National pharmacare and type 1 diabetes – what you need to know

The last week of February 2024, JDRF Canada staff joined Health Minister Mark Holland in Ottawa as the federal government officially announced the tabling of a framework for a National Pharmacare plan (Bill C-64). This is the first major step towards a national universal pharmacare plan for Canada and a historic milestone for all Canadians living with type 1 diabetes (T1D) as the government announced that one of the first drugs that will be covered is insulin. The announcement also included a specific intention from the government to provide universal, single-payer coverage for diabetes devices.

While this is all good news for Canada’s T1D community, families hoping to take advantage of this coverage will have to wait as several steps must take place before pharmacare gets implemented.

Now that this legislation is tabled, what happens next?

Legislative Process

Bills (like Bill C-64, An Act respecting pharmacare) are proposed laws (not in effect) and must be introduced in either the House of Commons or the Senate. Like all bills under Canadian federal law, Bill C-64 (Pharmacare Act) must follow the legislative process of debate, review, and voting before officially becoming law.

  1. Tabled on February 29, 2024 Bill C-64 entered and completed the first stage of this process on the same day. Known as first reading, the bill was formally tabled in the House of Commons.
  2. A closer examination and debate over the principles of the bill will then take place during second reading, culminating in parliamentarians voting on whether the bill continues the process.
  3. Should that vote succeed, the bill is then sent to the committee stage where a smaller group of parliamentarians will study the bill in detail, section-by-section, and often inviting government officials and/or experts (sometimes even advocates) as witnesses, and vote on amendments before delivering its findings in a report back to the chamber.
  4. At the report stage, parliamentarians can debate on the amendments from committee or suggest new changes to the bill before it becomes finalized in the next stage.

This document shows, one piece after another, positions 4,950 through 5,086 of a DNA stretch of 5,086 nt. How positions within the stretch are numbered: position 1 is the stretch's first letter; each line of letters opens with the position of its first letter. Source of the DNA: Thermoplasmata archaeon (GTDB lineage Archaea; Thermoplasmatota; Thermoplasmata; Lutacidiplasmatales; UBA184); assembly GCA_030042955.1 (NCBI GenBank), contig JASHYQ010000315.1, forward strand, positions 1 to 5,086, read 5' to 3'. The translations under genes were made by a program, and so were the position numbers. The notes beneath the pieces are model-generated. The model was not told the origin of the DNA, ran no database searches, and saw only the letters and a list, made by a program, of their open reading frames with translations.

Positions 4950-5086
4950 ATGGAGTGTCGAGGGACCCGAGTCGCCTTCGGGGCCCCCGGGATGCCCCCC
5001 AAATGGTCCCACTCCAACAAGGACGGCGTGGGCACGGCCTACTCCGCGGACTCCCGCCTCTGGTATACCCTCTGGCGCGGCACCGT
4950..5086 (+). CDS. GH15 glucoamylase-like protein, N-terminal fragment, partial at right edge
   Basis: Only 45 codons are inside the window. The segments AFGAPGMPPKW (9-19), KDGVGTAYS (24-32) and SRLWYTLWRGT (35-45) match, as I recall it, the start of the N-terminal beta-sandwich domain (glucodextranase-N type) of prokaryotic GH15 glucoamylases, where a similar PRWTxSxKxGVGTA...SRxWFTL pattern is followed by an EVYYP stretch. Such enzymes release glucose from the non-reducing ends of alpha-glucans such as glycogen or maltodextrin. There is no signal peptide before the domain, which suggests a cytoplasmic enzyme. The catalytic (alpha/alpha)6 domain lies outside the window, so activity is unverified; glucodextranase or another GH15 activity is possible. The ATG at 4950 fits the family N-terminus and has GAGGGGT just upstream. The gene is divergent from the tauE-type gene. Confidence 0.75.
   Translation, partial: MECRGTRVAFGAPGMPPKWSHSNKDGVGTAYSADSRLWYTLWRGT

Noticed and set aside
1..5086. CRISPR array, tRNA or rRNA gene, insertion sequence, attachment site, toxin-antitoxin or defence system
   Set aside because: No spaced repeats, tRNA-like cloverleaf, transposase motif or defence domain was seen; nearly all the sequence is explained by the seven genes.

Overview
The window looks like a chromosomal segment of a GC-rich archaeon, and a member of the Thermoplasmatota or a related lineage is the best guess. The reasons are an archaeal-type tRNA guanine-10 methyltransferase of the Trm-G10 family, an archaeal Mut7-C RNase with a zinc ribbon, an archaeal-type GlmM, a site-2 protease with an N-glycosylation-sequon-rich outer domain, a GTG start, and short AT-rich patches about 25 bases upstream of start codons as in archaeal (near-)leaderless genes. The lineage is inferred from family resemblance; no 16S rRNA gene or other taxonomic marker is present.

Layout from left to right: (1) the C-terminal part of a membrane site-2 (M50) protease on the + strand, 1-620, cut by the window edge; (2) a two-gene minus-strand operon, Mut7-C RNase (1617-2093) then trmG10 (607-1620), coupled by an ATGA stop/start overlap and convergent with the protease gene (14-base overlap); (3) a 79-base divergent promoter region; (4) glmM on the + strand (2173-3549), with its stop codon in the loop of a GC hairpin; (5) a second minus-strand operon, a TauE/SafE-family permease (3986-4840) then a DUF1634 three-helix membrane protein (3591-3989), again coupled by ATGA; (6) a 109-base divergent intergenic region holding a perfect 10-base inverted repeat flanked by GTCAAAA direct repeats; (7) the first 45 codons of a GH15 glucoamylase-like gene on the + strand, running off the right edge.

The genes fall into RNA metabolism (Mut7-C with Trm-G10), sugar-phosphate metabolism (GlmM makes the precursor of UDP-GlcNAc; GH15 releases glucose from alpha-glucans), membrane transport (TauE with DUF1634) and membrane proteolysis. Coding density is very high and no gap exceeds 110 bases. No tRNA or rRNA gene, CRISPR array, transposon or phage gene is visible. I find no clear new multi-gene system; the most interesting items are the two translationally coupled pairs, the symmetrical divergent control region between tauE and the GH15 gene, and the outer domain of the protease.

5. At third reading, parliamentarians debate and vote on the final form of the bill. If the bill fails this vote or if a decision is not made before a session of Parliament ends, the bill stops going through the legislative process and is officially lost. Should the bill pass the vote at third reading, it is then sent to the Senate where it must succeed at every stage of the process again (from first reading to third reading) before receiving Royal Assent.
  6. Once the bill has passed through the House of Commons and the Senate in identical form, the bill is given to the Governor General for Royal Assent and at that point it officially becomes law.

For more information on the legislative process, please visit:

Provinces and Territories

Despite the contents of the bill, provincial and territorial governments are still responsible for the management, organization, and delivery of health care services in Canada. Should Bill C-64 pass the legislative process and receive royal assent, the federal government then has to work with willing provinces and territories (PTs) to implement coverage for specific diabetes medications through bilateral agreements, per the legislation.

Funding will augment, rather than replace, existing PT spending on public drug benefit programs. The governments of each PT must negotiate and enter into an agreement with the federal government before national pharmacare can be expected to roll out.